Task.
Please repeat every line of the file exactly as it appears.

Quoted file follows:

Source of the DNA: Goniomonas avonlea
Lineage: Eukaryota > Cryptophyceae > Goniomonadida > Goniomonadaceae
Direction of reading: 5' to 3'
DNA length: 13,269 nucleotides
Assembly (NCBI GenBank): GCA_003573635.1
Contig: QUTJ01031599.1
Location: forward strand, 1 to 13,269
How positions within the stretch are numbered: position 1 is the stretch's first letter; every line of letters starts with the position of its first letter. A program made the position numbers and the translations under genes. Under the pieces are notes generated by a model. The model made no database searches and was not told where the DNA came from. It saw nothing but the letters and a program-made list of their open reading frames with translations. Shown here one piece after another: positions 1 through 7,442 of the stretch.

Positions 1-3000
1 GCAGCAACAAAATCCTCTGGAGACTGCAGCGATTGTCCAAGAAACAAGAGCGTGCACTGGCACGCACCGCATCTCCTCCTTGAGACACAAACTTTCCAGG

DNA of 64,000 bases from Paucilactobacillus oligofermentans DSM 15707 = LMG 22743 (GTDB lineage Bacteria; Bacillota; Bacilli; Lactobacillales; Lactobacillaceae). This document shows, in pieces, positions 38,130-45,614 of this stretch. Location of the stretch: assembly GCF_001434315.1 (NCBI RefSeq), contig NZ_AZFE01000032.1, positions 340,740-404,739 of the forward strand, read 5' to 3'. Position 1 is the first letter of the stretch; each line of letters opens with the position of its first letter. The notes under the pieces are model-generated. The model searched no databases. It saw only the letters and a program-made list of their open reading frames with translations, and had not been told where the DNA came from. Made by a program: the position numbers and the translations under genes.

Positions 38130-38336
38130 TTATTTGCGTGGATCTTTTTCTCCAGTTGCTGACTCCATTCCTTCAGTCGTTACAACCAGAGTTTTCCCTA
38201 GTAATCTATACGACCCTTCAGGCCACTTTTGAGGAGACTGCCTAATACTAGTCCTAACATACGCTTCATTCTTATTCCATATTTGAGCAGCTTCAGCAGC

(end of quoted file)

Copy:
Source of the DNA: Goniomonas avonlea
Lineage: Eukaryota > Cryptophyceae > Goniomonadida > Goniomonadaceae
Direction of reading: 5' to 3'
DNA length: 13,269 nucleotides
Assembly (NCBI GenBank): GCA_003573635.1
Contig: QUTJ01031599.1
Location: forward strand, 1 to 13,269
How positions within the stretch are numbered: position 1 is the stretch's first letter; every line of letters starts with the position of its first letter. A program made the position numbers and the translations under genes. Under the pieces are notes generated by a model. The model made no database searches and was not told where the DNA came from. It saw nothing but the letters and a program-made list of their open reading frames with translations. Shown here one piece after another: positions 1 through 7,442 of the stretch.

Positions 1-3000
1 GCAGCAACAAAATCCTCTGGAGACTGCAGCGATTGTCCAAGAAACAAGAGCGTGCACTGGCACGCACCGCATCTCCTCCTTGAGACACAAACTTTCCAGG

DNA of 64,000 bases from Paucilactobacillus oligofermentans DSM 15707 = LMG 22743 (GTDB lineage Bacteria; Bacillota; Bacilli; Lactobacillales; Lactobacillaceae). This document shows, in pieces, positions 38,130-45,614 of this stretch. Location of the stretch: assembly GCF_001434315.1 (NCBI RefSeq), contig NZ_AZFE01000032.1, positions 340,740-404,739 of the forward strand, read 5' to 3'. Position 1 is the first letter of the stretch; each line of letters opens with the position of its first letter. The notes under the pieces are model-generated. The model searched no databases. It saw only the letters and a program-made list of their open reading frames with translations, and had not been told where the DNA came from. Made by a program: the position numbers and the translations under genes.

Positions 38130-38336
38130 TTATTTGCGTGGATCTTTTTCTCCAGTTGCTGACTCCATTCCTTCAGTCGTTACAACCAGAGTTTTCCCTA
38201 GTAATCTATACGACCCTTCAGGCCACTTTTGAGGAGACTGCCTAATACTAGTCCTAACATACGCTTCATTCTTATTCCATATTTGAGCAGCTTCAGCAGC